Thanks for bringing those passages to my attention. I will have to look into them deeper tomorrow, but from the first one you quoted the context is not talking about a substitutionary punishment by God on Jesus which is the Protestant understanding. From the context both before and after I dont think Augustine was teaching substitutionary atonement. 3. Death comes upon man as the punishment of sin, and so is itself called sin; not that a man sins in dying, but because sin is the cause of his death. … … So sin means both a bad action deserving punishment, and death the consequence of sin. Christ has no sin in the sense of deserving death, but He bore for our sakes sin in the sense of death as brought on human nature by sin. This is what hung on the tree; this is what was cursed by Moses. Thus was death condemned that its reign might cease, and cursed that it might be destroyed. By Christ’s taking our sin in this sense, its condemnation is our deliverance, while to remain in subjection to sin is to be condemned.
The apostle boldly says of Christ, “He was made a curse for us;” for he could also venture to say, “He died for all.” “He died,” and “He was cursed,” are the same. Death is the effect of the curse; and all sin is cursed, whether it means the action which merits punishment, or the punishment which follows. Christ, though guiltless, took our punishment, that He might cancel our guilt, and do away with our punishment.
- These things are not my conjectures, but are affirmed constantly by the apostle, with an emphasis sufficient to rouse the careless and to silence the gainsayers. “God,” he says, “sent His Son in the likeness of sinful flesh, that by sin He might condemn sin in the flesh.” Romans 8:3 Christ’s flesh was not sinful, because it was not born of Mary by ordinary generation; but because death is the effect of sin, this flesh, in being mortal, had the likeness of sinful flesh. This is called sin in the following words, “that by sin He might condemn sin in the flesh.” Again he says: “He has made Him to be sin for us who knew no sin, that we might be made the righteousness of God in Him.” 2 Corinthians 5:21 Why should not Moses call accursed what Paul calls sin?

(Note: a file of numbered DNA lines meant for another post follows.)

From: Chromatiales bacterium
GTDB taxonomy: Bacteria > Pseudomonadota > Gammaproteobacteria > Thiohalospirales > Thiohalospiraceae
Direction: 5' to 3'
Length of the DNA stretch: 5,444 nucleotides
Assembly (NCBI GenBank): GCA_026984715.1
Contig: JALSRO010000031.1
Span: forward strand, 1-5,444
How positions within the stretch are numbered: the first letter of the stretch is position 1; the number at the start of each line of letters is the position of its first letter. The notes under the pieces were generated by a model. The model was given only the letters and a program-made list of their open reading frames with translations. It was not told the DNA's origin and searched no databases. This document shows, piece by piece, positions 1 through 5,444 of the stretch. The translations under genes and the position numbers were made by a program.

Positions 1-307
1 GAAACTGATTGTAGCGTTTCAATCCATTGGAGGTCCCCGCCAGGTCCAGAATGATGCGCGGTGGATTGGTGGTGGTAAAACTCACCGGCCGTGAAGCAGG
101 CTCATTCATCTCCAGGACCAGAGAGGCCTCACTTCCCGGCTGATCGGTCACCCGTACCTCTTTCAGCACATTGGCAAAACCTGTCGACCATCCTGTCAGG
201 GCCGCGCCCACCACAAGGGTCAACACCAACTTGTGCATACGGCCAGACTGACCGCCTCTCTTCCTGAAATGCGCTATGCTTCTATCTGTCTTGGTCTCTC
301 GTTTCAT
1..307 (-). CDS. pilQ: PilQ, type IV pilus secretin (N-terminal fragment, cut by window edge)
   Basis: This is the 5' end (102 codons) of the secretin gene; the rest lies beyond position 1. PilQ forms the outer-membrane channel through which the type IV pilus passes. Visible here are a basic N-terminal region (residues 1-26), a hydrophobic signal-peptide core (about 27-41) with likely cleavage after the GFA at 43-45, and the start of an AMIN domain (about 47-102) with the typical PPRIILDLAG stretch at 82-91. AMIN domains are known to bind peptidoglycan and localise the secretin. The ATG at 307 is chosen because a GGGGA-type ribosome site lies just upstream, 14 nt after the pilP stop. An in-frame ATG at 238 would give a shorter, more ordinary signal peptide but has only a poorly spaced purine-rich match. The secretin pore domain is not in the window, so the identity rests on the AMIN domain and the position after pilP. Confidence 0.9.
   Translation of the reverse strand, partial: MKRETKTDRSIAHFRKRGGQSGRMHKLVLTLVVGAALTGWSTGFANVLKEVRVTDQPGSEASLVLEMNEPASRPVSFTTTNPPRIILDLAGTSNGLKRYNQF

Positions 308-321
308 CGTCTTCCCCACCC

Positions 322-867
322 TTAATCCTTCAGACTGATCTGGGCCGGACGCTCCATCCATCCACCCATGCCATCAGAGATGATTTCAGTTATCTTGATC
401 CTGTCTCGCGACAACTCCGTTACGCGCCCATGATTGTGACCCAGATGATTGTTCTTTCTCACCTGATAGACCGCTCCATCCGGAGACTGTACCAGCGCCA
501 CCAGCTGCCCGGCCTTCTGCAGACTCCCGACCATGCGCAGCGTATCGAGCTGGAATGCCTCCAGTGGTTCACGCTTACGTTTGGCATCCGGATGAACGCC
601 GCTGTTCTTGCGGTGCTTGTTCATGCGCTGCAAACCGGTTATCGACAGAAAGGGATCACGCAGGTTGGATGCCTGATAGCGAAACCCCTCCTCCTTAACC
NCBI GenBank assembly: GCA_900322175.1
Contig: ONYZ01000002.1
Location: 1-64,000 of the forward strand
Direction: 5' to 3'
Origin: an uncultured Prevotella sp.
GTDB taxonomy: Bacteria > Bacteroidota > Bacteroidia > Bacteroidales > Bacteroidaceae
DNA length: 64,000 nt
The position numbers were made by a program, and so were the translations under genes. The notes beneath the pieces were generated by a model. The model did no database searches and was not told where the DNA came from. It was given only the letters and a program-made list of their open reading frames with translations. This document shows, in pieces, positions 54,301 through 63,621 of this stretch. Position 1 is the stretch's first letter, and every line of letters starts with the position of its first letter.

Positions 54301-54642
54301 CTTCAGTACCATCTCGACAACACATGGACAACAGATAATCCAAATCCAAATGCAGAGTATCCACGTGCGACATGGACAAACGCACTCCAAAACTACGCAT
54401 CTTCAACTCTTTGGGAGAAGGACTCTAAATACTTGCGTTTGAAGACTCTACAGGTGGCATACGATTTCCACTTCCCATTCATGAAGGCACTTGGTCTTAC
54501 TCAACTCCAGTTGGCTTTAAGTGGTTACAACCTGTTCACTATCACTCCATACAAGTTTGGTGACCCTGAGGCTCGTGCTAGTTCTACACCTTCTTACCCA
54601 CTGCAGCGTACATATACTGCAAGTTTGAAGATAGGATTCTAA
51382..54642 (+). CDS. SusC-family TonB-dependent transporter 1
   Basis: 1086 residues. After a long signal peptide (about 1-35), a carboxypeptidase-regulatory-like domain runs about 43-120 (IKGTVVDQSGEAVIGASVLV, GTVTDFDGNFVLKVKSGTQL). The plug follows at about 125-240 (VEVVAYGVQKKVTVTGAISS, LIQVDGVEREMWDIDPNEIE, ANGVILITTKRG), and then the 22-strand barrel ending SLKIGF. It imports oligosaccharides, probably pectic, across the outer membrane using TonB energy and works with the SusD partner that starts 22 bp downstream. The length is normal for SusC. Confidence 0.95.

Here he links 2 Cor 5:21 with Rom 8:3 and he does not appear to be describing the Protestant notion of penal substitution.
Taking a look at the second quote really quick I would say you are misreading that as well for you left off the rest of the context:Now the punishment of sin cannot be blessed, or else it would be a thing to be desired. The curse is pronounced by divine justice, and it will be well for us if we are redeemed from it. Confess then that Christ died, and you may confess that He bore the curse for us; and that when Moses said, “Cursed is every one that hangs on a tree,” he said in fact,** To hang on a tree is to be mortal, or actually to di**e. He might have said, “Cursed is every one that is mortal,” or “Cursed is every one dying;” but the prophet knew that Christ would suffer on the cross, and that heretics would say that He hung on the tree only in appearance, without really dying. So he exclaims, Cursed; meaning that He really died.
Augustine is not arguing for penal substitution in this context but rather trying to prove that Christ really died in opposition to the Manichaeans. The “curse” here is dying a humiliating death on a tree/cross, thus the “punishment of sin cannot be BLESSED” in this context appears to contrast CURSED, and cursed means he really died a human death. “He bore the curse for us” is equivalent to taking the punishment, yet Augustine is simply talking about Christ undergoing an actual death.
From what I remember is this from the Enchiridion ch 41 he comments on 2 Cor 5:21:…therefore having no sin of His own; nevertheless, on account of the likeness of sinful flesh in which He came, He was called sin, that He might be sacrificed to wash away sin. For, under the Old Covenant, sacrifices for sin were called sins. And He, of whom all these sacrifices were types and shadows, was Himself truly made sin. Hence the apostle, after saying, “We pray you in Christ’s stead, be ye reconciled to God,” forthwith adds: “for He has made Him to be sin for us who knew no sin; that we might be made the righteousness of God in Him.” He does not say, as some incorrect copies read, “He who knew no sin did sin for us,” as if Christ had Himself sinned for our sakes; but he says, “Him who knew no sin,” that is, Christ, God, to whom we are to be reconciled, “has made to be sin for us,” that is, has made Him a sacrifice for our sins, by which we might be reconciled to God.